Nonprofit continues to grow in its work helping people find jobs after prison

Posted at 8:47 AM, Apr 02, 2021
and last updated 2021-04-02 09:47:38-04

KANSAS CITY, Mo. — Spring hasn’t smelled this good to Otis Steen in a long time.

The Raytown, Missouri, man’s 15-year prison sentence ended the day before Thanksgiving 2020.

“I can smell fresh air,” he said at Sarah Colman-Livengood Park Thursday.

He has an even bigger reason to smile now.

One week ago, he landed a job after filling out hundreds of applications. He now works for All Care Services, a property maintenance company.

“I pressed through the barriers and kept going forward,” Steen said. “Things have changed as far as the way you find jobs, you don’t just go in and say, ‘May I have an application?’ No, you have to go online.”

Steen connected with All Care thanks to a new non-profit in Kansas City, Missouri, called SWAGG, INC (an acronym for: Serve Witness And Give Guidance, Inspiration Never Ceases).

41 Action News first profiled the organization and its mission to help people re-enter the world after prison in January.

Since then, SWAGG, INC. opened an office at 4327 Troost Ave., Suite 205, launched a research project into the effects of mass incarceration with Notre Dame de Sion High School Students, and is working with the DeBruce Foundation and HireKC to bring on employees and expand its reach.

“I’ve been in a debtor type system with re-entering and being incarcerated over the course of my life,” explained founder Na’im Al-Amin, who was released from prison almost exactly three years ago. “And I haven’t had ownership in what my release looks like. So the opportunity to provide that [ownership] to people who may not have that otherwise is what keeps me going.”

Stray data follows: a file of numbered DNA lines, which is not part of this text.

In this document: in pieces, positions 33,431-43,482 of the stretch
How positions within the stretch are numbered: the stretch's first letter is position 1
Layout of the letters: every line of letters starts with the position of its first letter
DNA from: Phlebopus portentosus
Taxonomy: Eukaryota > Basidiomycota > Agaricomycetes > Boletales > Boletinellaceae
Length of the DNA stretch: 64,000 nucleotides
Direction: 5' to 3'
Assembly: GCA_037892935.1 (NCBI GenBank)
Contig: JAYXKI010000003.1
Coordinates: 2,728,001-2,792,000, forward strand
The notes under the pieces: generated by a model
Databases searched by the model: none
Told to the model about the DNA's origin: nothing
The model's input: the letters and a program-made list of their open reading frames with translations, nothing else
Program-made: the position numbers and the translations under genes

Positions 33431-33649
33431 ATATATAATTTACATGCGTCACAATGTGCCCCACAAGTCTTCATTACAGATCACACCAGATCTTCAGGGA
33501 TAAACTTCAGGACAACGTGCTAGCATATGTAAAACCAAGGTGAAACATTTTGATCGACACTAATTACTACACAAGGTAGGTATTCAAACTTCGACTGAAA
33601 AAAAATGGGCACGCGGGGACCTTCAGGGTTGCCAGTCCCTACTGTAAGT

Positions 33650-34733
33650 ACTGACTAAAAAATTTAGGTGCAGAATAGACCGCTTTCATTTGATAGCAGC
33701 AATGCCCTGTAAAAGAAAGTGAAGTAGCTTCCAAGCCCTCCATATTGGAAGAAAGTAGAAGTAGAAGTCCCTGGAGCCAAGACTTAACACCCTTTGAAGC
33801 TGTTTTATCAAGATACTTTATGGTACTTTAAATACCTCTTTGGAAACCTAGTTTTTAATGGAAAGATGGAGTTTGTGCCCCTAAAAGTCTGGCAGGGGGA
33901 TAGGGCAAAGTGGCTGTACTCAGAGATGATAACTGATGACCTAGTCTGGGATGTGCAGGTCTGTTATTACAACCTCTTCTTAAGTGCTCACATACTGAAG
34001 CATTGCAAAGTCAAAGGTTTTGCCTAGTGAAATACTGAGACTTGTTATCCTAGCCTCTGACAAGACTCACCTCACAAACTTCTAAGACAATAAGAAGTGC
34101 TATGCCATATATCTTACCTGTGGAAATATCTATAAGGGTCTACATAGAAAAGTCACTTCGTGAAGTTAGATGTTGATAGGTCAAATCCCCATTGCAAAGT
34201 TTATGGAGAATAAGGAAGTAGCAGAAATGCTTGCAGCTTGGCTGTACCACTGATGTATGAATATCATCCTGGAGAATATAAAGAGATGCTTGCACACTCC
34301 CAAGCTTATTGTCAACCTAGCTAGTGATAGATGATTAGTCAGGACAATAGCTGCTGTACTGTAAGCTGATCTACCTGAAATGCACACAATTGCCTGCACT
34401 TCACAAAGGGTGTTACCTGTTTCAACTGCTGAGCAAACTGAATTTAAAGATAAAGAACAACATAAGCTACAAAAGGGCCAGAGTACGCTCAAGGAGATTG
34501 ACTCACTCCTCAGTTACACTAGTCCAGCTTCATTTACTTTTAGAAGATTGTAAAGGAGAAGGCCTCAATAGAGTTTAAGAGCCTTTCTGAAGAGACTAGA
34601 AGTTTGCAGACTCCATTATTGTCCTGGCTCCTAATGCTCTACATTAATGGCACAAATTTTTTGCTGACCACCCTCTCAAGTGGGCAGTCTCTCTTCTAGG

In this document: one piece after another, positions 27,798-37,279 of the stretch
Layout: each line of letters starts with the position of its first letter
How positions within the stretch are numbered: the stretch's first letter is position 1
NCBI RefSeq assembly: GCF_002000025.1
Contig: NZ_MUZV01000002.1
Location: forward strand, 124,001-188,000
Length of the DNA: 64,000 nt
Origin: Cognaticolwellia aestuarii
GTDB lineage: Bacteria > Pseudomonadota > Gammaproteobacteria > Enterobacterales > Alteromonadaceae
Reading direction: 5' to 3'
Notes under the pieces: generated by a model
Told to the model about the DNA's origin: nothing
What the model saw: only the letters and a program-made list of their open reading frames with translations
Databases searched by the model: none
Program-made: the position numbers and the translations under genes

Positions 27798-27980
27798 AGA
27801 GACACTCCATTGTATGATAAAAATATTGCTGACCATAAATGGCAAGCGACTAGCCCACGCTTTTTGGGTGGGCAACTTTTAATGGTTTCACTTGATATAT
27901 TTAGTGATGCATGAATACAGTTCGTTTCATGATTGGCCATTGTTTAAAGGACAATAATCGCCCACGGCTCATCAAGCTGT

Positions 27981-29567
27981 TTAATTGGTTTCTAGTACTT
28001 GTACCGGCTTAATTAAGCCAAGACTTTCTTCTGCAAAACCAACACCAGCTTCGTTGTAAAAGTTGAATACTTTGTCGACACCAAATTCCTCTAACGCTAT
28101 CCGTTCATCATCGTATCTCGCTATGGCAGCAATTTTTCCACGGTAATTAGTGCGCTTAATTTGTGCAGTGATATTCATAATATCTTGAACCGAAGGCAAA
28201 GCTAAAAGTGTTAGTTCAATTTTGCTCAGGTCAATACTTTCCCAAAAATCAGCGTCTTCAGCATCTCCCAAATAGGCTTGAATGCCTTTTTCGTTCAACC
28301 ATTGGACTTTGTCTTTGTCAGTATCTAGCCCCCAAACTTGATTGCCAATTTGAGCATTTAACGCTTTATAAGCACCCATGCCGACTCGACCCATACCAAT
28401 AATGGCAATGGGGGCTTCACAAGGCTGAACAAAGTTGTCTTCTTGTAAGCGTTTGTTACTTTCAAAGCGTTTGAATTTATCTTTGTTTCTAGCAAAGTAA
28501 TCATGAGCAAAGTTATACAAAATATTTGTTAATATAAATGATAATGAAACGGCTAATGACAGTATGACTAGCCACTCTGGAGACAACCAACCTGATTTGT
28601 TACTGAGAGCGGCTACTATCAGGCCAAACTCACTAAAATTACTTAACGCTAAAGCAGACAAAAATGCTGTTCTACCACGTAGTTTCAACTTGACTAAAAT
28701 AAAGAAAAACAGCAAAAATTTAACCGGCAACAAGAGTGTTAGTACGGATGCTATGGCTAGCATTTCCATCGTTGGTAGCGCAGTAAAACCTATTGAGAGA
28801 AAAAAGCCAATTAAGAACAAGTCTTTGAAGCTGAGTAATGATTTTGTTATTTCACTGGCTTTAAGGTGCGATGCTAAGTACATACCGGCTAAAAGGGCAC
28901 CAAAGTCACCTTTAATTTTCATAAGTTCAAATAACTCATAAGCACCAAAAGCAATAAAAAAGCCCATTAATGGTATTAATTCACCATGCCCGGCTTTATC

Al-Amin’s organization works on two fronts. First, it helps inmates develop a plan for re-entry before they even leave prison, something Al-Amin has dubbed “pre-entry.” Second, the organization shows companies returning citizens like Steen carry more reward than risk.

“So he [Steen] can have that dignified employment, that the employer is comfortable with his past and also the employer is interested in helping him get to the next step,” Al-Amin explained.

For Steen, that next step is to pay it forward and help others achieve.

“I’m at a point now to have stability and I think a lot of pressure’s been taken off my back,” Steen explained.

SWAGG, INC. is hosting a job fair for returning citizens and the community at large Friday, April 2, from 11 a.m. to 2 p.m. It takes place at Equal Minded Cafe and Event Space at 4327 Troost Ave.

Companies like FedEx, Goodwill and All Care Services will be participating and conducting on-the-spot hiring.

SWAGG, INC. also now hosts a support group on Sunday mornings for families of those currently incarcerated. It also meets at Equal Minded Cafe from 10 a.m. to noon.

Al-Amin has also developed a virtual workshop program called "Don't Rodney King Me," where anyone who registers for the recurring online event can learn about the cycles of mass incarceration and ask questions.

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